2. Thanks for responding to me. Please pardon the excessively long reply.

      Here is how I understand your argument (feel free to correct me):

      1. The expression of genuine love, affection, commitment, etc. is an essential aspect of being a Christian [I agree!].
      2. Homosexual persons demonstrate these expressions of love.
      3. Regardless of what the Bible might appear to say about homosexual activity, or how it may have been interpreted historically, (which in either case may not address the nature of modern homosexual relationships), the rule of love must condition our interpretation.
      4. People who engage in homosexual activity (sexual intercourse and other romantic activities with the same sex) ought to be welcomed and encouraged to fully participate in the church.

      Since I agree with point one, I move on to point two. Love can be expressed in different ways. For instance, I express my love for my wife in a different way than I express my love for my mother. Both relationships can (and hopefully do!) involve genuine love, affection, and commitment, but only one ought to be expressed erotically. I do not find it problematic that relationships involving genuine love, affection, etc. occur between people of the same gender. I do find it problematic when (in the context of the church) this love is expressed erotically.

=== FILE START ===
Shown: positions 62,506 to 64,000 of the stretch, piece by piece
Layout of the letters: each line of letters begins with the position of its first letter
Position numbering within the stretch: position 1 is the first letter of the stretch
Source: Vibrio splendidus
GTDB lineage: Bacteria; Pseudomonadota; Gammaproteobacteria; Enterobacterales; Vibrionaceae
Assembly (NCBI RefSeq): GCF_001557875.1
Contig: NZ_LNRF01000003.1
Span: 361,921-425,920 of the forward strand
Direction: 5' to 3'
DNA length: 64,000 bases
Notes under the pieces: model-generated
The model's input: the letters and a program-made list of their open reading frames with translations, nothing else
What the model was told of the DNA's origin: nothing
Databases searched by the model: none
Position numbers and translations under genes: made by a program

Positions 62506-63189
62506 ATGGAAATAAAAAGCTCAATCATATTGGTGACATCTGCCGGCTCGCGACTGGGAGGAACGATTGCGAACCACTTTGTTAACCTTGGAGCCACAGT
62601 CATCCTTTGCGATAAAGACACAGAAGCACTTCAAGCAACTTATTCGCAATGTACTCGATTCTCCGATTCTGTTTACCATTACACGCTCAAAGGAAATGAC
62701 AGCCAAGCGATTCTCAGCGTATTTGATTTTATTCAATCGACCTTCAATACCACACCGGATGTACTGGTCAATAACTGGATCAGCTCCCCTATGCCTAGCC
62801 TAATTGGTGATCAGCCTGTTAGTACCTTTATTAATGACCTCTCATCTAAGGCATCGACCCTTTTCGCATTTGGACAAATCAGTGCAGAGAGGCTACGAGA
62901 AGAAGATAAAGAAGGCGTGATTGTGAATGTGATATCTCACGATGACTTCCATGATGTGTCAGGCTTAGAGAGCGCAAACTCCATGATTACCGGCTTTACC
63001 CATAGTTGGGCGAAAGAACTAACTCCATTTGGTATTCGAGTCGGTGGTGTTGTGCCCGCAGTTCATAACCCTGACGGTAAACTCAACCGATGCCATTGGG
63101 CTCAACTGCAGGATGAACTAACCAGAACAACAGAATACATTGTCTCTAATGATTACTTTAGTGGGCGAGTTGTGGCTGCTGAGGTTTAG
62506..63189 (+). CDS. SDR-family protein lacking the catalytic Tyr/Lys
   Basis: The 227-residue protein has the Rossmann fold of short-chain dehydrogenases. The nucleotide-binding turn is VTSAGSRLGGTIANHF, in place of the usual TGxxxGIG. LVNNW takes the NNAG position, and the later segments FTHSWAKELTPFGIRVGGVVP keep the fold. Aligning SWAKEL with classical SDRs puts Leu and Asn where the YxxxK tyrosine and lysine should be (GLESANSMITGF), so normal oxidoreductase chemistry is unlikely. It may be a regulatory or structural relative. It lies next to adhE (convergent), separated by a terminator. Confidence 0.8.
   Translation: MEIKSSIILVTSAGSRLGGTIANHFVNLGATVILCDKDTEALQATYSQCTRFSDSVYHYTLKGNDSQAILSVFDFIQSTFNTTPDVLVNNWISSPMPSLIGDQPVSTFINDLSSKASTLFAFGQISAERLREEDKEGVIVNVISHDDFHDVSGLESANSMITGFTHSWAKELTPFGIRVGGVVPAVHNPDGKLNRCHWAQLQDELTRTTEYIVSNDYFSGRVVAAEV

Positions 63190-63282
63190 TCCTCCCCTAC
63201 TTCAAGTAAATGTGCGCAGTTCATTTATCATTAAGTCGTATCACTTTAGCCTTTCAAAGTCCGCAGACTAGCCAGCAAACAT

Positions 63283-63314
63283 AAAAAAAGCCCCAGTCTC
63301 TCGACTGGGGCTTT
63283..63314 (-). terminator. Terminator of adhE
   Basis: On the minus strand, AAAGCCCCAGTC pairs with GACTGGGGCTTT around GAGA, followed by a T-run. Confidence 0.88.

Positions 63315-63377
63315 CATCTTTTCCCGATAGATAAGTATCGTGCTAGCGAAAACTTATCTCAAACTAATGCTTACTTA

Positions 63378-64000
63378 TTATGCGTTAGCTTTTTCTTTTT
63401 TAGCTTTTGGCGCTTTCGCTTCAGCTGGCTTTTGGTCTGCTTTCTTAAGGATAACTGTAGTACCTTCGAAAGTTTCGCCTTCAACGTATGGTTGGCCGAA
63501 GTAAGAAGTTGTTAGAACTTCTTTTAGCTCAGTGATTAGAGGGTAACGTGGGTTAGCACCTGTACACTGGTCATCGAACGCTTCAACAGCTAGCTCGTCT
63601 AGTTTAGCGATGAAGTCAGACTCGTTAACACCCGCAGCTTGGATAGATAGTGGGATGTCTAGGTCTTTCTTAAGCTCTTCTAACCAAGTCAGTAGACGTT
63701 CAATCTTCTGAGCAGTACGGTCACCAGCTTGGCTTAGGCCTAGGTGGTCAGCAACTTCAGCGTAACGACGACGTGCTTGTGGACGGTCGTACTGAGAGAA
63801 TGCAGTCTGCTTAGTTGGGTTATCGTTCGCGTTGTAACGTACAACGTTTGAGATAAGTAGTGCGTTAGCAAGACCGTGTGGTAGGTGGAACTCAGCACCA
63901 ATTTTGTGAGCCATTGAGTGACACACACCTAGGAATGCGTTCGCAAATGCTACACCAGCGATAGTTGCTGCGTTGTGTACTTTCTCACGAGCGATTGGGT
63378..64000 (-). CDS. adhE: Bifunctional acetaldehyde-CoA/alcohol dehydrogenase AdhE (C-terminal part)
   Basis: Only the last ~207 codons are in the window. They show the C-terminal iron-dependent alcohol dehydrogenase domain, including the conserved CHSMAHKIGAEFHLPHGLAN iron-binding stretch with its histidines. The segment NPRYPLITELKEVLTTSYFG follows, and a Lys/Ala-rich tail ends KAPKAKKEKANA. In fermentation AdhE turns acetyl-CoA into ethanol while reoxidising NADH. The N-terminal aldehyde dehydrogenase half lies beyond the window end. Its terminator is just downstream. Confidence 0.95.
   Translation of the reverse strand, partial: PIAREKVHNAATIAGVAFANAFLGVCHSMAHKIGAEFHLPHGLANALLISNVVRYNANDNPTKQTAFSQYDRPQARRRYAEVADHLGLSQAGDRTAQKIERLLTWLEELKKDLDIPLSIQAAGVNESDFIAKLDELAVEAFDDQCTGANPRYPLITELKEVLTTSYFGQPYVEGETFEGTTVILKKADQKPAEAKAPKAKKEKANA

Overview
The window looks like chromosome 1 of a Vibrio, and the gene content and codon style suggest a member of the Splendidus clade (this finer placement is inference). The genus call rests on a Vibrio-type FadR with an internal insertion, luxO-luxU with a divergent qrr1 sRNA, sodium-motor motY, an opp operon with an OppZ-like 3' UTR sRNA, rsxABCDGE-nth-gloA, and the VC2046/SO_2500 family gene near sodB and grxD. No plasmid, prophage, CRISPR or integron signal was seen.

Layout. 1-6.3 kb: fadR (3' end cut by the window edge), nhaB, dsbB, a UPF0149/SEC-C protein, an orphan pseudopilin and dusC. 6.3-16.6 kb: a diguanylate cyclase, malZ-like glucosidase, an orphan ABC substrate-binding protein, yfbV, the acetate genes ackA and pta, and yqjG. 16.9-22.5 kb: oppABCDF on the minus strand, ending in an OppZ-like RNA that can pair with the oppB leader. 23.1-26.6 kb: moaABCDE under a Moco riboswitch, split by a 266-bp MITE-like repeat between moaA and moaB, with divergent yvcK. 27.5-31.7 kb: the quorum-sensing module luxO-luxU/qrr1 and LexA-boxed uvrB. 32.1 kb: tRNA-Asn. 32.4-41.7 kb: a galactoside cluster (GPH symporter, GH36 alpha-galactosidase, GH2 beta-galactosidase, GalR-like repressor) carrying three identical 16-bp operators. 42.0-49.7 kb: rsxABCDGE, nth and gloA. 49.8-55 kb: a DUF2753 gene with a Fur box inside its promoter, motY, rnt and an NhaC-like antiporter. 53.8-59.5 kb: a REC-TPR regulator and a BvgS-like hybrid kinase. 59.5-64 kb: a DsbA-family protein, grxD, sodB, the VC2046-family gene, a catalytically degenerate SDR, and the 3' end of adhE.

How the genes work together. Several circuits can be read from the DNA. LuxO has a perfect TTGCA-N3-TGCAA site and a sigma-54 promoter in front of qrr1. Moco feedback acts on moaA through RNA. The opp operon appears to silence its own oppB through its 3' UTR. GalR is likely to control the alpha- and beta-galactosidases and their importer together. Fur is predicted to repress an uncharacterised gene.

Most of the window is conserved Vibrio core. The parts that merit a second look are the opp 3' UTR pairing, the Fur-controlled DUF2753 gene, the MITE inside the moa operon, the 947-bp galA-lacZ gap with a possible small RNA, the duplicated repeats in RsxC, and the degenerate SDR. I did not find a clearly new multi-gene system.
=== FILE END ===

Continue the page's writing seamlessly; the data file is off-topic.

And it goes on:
In your response you challenged me to demonstrate that homosexual activity is detrimental to those who participate in it and to the church. I confess this is not easily done (without resorting to proof-texting). I also agree that in many cases acting in the best interests of others is obvious, as it is in the examples you give. But I submit that acting in the best interests of others is not as clear in matters of sexuality. In 1 Cor 5, Paul does not object to the man sleeping with his father’s wife on the grounds that their relationship is not a genuine expression of love. On the other hand, he does not provide a detailed rationale as to why this relationship is unacceptable. In fact, the sexual ethics found in scripture are not demonstrated through rational argument, but are simply asserted.

      I could argue on the basis of anecdotal evidence that homosexuality is harmful, but I’m sure you could supply counter-examples. I lack the expertise to argue on scientific (biological and sociological) grounds. Even if I did, you could call into question my sources, my interpretation of the data, etc. Whatever evidence I might supply, I am unlikely to prove to your satisfaction that homosexuality is detrimental to those who practice it or to the church outside of scripture. But neither can you prove to me that it is not. It appears we are at an impasse.